It’s time once again for one of my very favorite tiki events, Hooptylau in California’s Central Valley. This event celebrates both the Central Valley’s rich tiki history, and its inherent trashiness. Attendees are invited to bust out their most questionable aloha wear, with the most outlandish winning prizes (this year’s challenge is to combine western wear with aloha wear). At last year’s event, we returned to our two rented vans after our visit to Minnie’s to find that we’d interrupted someone in the middle of siphoning gas out of them. Hoopty! This year, my mom, the Schmama Lama, will be joining us — she went to Hooptylau in 2004, and she’s been singing the Hooptylau theme song ever since.
It’s taking place Saturday and Sunday, September 16 & 17. Here’s this year’s schedule:
- On Lock Sam’s in Sacramento — not Polynesian, but an intruiguing old-school Chinese joint in downtown Stockton with “Mafioso curtain booths” — and they serve tropical drinks.
- Pollardville Chicken Kitchen — again, not Polynesian, but this building was once the great Islander in Stockton. In the mid-’80s, it was moved and turned into a fried chicken joint. It’s being demolished in the coming year, and we’ll visit it to pay our respects and load up on alcohol-absorbing greasy chicken.
- The Dark Marq Room — this is the home bar of Hooptylau hosts, the drunken hat and tikicleen. Enjoy their massive collection, heavy with Islander memorabilia, and some excellent mixology.
- Tropics Motel & Tiki Lounge — the Tropics was once one of the Ken Kimes chain (which included what is now the Caliente Tropics in Palm Springs), and has some massive Ed Crissman rootball tikis. The motel has weekly rates, and there is usually some laundry out to dry on the chain link fence that separates it from its former bar, the Tiki Lounge. The Tiki Lounge is still operational, but smartly wants nothing to do with its former partner — today, it’s a semi-restored gay bar, with central fireplace and bamboo booths.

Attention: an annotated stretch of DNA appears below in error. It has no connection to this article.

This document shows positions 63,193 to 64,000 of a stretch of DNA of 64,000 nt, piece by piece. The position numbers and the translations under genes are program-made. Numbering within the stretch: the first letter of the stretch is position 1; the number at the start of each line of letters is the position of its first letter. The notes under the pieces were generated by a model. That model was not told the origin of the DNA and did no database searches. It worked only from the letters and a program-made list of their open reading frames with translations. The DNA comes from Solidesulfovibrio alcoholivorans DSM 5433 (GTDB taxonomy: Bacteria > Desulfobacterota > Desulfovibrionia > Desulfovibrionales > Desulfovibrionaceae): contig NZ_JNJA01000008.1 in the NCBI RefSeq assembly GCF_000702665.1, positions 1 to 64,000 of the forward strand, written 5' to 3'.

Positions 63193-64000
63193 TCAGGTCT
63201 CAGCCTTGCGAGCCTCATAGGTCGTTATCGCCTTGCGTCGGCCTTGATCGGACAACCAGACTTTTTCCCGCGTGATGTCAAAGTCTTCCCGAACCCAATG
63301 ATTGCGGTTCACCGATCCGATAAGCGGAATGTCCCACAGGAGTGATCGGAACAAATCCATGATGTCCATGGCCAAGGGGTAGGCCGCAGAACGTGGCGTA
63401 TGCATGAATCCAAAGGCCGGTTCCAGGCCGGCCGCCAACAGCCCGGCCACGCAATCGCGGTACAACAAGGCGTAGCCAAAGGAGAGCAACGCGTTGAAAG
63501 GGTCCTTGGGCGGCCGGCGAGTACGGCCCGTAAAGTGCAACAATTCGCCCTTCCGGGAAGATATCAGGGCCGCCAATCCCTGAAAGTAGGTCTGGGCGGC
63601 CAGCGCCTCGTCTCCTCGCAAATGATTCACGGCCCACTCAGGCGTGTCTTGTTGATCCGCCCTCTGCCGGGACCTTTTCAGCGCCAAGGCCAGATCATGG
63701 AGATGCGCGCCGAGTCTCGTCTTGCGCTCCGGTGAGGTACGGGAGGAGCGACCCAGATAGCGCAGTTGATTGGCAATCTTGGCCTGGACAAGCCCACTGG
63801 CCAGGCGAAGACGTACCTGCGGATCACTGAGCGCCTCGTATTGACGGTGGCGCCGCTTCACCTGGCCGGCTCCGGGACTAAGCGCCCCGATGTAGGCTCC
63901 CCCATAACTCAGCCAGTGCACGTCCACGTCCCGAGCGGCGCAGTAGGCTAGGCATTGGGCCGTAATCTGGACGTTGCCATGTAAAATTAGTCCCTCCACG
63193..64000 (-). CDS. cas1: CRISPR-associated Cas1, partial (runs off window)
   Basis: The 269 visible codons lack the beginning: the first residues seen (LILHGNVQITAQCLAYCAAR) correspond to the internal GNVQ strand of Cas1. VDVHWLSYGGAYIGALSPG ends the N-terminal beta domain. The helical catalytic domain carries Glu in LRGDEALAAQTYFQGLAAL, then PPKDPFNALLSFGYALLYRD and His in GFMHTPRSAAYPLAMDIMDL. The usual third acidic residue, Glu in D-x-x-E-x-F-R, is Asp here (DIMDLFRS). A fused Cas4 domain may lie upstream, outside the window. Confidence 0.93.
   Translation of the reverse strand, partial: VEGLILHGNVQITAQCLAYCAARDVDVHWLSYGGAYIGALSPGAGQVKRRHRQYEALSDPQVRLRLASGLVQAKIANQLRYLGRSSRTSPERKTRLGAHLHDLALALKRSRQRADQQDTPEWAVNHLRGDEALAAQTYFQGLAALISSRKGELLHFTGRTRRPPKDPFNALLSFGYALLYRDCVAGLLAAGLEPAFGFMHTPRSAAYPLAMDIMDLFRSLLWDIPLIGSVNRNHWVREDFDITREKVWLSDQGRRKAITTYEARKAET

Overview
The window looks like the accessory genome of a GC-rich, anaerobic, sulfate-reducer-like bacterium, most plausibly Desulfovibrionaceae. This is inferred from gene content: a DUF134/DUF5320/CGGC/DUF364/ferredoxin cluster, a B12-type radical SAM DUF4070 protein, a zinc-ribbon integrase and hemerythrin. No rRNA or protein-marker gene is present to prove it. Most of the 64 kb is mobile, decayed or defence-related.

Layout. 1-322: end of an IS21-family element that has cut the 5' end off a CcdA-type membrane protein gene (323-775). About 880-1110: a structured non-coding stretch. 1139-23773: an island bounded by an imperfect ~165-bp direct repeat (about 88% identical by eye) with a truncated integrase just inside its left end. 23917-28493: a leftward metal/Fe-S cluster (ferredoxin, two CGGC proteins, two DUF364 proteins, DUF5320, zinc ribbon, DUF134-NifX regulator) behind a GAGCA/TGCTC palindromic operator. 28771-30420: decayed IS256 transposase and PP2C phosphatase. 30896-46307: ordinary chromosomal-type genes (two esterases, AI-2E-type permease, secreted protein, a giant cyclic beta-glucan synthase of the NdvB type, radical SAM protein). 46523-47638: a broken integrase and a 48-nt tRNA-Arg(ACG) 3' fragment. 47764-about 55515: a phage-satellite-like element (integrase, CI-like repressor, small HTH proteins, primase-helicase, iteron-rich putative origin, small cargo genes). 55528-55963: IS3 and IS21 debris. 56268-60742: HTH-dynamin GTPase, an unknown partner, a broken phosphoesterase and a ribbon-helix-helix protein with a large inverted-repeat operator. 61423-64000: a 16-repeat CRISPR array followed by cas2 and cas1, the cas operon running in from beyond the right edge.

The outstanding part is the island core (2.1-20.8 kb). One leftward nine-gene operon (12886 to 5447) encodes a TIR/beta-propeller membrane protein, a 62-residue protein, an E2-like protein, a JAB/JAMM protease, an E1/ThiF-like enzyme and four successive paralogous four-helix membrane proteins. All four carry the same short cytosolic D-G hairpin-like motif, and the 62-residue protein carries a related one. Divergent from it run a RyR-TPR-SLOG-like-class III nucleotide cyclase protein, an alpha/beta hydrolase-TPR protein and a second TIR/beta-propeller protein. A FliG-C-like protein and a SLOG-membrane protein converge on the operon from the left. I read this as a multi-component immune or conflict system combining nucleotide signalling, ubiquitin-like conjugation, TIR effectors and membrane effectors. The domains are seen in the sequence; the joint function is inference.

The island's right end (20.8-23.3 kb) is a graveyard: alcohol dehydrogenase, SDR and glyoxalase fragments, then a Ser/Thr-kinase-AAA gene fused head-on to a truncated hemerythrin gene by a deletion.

- Minnie’s — the queen bee of Central Valley tiki, Minnie’s would be a gem in any city. The Chinese food is surprisingly good, and the restaurant is full of not just tikis, but many oil and black velvet paintings by Burke Tyree. The drinks don’t match the quality of the food, but one drink — the Jerk — is a must-have for the uninitiated. It’s borderline hazing, but you’ve just gotta suck it up.
The next day, the gang is invited to a day of restoration at Jungle Trader’s Outpost, a lush backyard paradise (Jungle Trader is a landscaper) complete with a brand-new swimming pool.
As I hinted at above, the theme this year is Western-meets-Tiki, so get to brainstorming about how to work some dusty boots into your most garish aloha outfit. For full details, including how to get tickets, and where to stay, check out the thread on Tiki Central.